That has been no obstacle to trade and foreign economic involvement in the People’s Republic; indeed, it’s none too difficult to draw a graph which shows that, with some lags, foreign investment in the mainland rose after each act of political repression following the 1989 Beijing massacre. Under the post-Tiananmen Square party chief, Jiang Zemin, the equation worked robustly, particularly once inflation had been dampened in the mid-1990s. Hu took over in 2002, intent on continuing growth but also including pursuit of a “harmonious society” to lessen disparities spawned by headlong expansion which threatens social stability.

Though Hu was duly confirmed for a second term last October, he faces a wider and deep array of challenges than his predecessor had known. The stakes are heightened by the globalization process behind China’s emergence, which, at the same time, makes the evolution of the mainland of central and direct concern to the world.

China’s ecological disaster threatens neighbors. The Netherlands Environmental Assessment Agency, which reported last year that the People’s Republic had become the biggest source of carbon-dioxide emissions, now says the nation accounts for a quarter of the global total and two-thirds of the 3 percent international increase in 2007.

China’s changing labor and social patterns are linked to developments stemming from its global entanglement. The era of China as the overwhelming source of cheap products may ebb as workers’ expectations and demand for skills push up wages. Shoemakers in the original manufacturing base of Guangdong in southern China are loud in their complaints about the threat from Vietnam and South Asia.

A middle class that may number 80 million is boosting demand for everything from milk and meat to cars and furniture made of fine imported timber. Input costs in industry soar as China must compete on world markets for oil, iron ore and metals. Inflation has more than doubled in a year, and there are signs that productivity no longer fully absorbs costs – Chinese exports to the US moved from being deflationary to inflationary last summer.

Though inflation means that real interest rates are negative, they are still higher than those now practiced by the US Federal Reserve. Combined with expectations of a continued rise in the yuan, that has attracted a flood of hot money which creates a lake of liquidity that adds to monetary instability. Committed to ensuring continuing growth and creating 10 million jobs a year but also wanting to establish control and let air out of the bubble, the authorities dither over policies. Progress towards the “harmonious society” appears halting and tens of thousands of protests break out each year over causes ranging from land seized by officials to pollution and corruption.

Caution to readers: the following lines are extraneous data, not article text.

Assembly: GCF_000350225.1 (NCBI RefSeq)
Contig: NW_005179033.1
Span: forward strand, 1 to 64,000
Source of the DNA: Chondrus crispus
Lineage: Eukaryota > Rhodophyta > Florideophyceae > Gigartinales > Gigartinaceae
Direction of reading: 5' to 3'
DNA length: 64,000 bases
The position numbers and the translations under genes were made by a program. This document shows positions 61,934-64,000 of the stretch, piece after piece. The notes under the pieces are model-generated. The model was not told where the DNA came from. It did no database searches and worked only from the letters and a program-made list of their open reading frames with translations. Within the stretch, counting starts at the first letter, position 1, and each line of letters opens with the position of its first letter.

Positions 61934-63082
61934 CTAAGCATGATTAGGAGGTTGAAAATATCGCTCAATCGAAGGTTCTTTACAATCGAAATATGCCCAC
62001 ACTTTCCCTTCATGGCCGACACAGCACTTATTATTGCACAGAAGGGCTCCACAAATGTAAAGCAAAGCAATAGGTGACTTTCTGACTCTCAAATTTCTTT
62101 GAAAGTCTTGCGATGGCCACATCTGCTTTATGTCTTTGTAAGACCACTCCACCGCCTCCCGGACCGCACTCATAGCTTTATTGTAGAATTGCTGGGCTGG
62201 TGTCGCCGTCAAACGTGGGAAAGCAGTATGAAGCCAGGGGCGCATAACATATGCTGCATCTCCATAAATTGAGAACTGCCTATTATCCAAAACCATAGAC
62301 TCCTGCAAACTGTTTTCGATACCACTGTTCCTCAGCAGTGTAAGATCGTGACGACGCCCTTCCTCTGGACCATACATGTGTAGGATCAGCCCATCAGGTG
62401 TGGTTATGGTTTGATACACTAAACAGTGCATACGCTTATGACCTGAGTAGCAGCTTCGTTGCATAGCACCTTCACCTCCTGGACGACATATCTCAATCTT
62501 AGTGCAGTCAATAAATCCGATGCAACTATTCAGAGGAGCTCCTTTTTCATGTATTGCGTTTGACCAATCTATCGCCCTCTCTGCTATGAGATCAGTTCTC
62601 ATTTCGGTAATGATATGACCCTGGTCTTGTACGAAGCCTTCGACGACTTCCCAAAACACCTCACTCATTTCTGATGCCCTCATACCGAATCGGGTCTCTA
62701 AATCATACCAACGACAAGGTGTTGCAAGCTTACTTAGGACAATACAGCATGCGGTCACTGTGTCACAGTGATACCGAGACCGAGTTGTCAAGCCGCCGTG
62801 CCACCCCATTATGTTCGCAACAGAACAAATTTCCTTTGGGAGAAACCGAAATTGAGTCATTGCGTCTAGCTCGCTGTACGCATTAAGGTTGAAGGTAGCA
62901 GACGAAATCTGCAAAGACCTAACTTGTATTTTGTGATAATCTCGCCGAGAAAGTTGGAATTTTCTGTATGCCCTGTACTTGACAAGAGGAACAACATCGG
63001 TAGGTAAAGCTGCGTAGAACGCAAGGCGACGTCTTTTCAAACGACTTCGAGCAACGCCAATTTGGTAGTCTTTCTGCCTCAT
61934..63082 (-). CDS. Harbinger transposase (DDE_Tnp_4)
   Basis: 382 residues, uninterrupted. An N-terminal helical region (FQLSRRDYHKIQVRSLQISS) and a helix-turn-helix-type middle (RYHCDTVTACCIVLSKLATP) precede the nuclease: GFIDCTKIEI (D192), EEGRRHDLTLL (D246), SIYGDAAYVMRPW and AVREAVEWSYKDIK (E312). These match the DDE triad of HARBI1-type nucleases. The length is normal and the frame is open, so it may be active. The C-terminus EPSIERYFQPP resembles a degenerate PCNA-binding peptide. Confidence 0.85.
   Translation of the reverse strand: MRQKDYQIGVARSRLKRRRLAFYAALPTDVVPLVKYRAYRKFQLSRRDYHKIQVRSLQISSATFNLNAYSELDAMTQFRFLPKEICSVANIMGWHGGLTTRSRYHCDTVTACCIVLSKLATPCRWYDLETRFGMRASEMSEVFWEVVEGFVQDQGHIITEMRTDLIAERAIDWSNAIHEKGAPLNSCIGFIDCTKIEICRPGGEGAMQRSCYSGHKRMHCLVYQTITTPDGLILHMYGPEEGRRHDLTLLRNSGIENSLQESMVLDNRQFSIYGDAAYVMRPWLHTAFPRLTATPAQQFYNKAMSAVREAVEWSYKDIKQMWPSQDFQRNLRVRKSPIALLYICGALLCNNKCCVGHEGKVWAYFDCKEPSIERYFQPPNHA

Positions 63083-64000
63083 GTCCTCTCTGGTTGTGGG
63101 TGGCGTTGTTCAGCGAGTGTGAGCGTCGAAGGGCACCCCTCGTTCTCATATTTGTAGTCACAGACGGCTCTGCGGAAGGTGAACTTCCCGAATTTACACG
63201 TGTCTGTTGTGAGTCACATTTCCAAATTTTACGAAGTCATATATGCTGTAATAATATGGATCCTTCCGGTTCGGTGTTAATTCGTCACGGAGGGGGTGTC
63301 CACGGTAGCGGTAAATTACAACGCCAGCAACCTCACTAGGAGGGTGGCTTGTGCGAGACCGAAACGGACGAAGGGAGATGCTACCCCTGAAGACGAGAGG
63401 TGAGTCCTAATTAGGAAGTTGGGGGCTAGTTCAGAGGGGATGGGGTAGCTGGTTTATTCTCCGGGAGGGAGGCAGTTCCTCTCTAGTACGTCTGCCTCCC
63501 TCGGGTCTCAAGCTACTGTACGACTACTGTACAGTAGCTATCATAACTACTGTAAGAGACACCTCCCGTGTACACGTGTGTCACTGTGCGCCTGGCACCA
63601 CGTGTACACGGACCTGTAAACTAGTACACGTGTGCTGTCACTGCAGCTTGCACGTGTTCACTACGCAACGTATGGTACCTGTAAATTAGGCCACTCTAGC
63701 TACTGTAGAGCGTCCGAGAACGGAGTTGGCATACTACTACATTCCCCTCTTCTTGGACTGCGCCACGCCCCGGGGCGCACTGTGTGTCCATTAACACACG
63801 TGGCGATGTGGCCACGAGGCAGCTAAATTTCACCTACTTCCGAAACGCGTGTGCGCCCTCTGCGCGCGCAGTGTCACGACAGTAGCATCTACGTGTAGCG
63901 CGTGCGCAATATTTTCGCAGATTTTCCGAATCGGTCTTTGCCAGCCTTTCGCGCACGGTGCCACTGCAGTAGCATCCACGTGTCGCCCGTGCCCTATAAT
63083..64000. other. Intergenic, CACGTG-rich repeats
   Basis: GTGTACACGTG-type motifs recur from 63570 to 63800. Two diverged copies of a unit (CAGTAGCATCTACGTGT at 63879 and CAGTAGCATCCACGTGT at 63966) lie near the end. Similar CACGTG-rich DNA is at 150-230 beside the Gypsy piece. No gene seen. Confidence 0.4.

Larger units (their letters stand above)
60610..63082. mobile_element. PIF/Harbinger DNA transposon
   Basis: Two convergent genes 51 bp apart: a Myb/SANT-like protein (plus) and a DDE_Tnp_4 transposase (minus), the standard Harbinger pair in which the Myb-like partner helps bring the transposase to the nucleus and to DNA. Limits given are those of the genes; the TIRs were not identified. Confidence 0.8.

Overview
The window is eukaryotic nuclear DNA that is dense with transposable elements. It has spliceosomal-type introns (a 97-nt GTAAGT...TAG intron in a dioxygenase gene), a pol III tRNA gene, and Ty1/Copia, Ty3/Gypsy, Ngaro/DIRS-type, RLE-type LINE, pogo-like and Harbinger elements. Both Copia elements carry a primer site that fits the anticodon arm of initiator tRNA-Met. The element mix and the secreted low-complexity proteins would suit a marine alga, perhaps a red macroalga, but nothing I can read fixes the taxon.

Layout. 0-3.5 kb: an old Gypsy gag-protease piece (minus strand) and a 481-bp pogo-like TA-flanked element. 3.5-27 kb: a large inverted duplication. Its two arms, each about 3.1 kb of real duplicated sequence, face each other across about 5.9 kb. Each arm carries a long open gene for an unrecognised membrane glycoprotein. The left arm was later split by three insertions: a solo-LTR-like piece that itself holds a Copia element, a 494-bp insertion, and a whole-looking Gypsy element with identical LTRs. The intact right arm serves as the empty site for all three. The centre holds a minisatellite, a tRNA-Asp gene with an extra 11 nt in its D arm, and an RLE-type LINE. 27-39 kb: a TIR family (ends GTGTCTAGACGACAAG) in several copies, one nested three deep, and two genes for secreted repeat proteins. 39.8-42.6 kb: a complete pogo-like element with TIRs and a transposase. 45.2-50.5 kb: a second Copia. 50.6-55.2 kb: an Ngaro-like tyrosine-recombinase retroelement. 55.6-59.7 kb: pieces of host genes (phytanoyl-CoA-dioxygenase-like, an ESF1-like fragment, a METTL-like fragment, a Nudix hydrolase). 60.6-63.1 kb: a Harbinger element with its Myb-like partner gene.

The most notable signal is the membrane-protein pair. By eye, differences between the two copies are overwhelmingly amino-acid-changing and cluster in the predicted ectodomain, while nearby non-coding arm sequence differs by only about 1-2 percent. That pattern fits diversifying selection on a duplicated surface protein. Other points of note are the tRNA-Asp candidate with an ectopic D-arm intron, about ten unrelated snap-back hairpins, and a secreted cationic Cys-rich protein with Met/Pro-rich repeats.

In all this, China’s globalized role and the path charted since 1978 mean that the mainland cannot retreat behind the walls of a command economy. The balance of exports is shifting, with the EU replacing the US as the main destination and sales to other emerging economies growing. That could shelter the mainland somewhat against a global slowdown. But, until the day when domestic demand is strong enough to soak up production from an economy still forecast to grow at 9 to 10 percent this year, exports – and thus, the world – will stay at the heart of the expansion the leadership needs to retain support and keep the country on its dictated path.

As a result, China needs a peaceful world with open trading channels. Protectionist noises from the US campaign trail or from European politicians evoke scornful remarks from Chinese officials about the West not embracing the globalization it launched. But the political threat is not one Beijing can ignore; a trade war would be a disaster, one that the People’s Republic would be ill-advised to encourage through its heavy-handed actions elsewhere.

Hu and Wen have an extraordinarily complex balancing act to perform, perhaps the most challenging management task on earth. While they cannot retreat, the way ahead is understandably unclear for a regime that took power after decades of national turmoil following the sweeping away of old imperial certainties and then spent its first 27 years under a willful, murderous but charismatic potentate who increasingly became out of touch with reality, but still presented himself as the incarnation of a reborn nation.

The first generation of China’s globalization may prove, in retrospect, to have been the relatively easy part. The work in progress ahead will be the true test.

Jonathan Fenby is author of “Modern China: The Fall and Rise of a Great Power, 1850 to the Present,” just published by Ecco HarperCollins. Click here for the excerpt.

© 2008 Yale Center for the Study of Globalization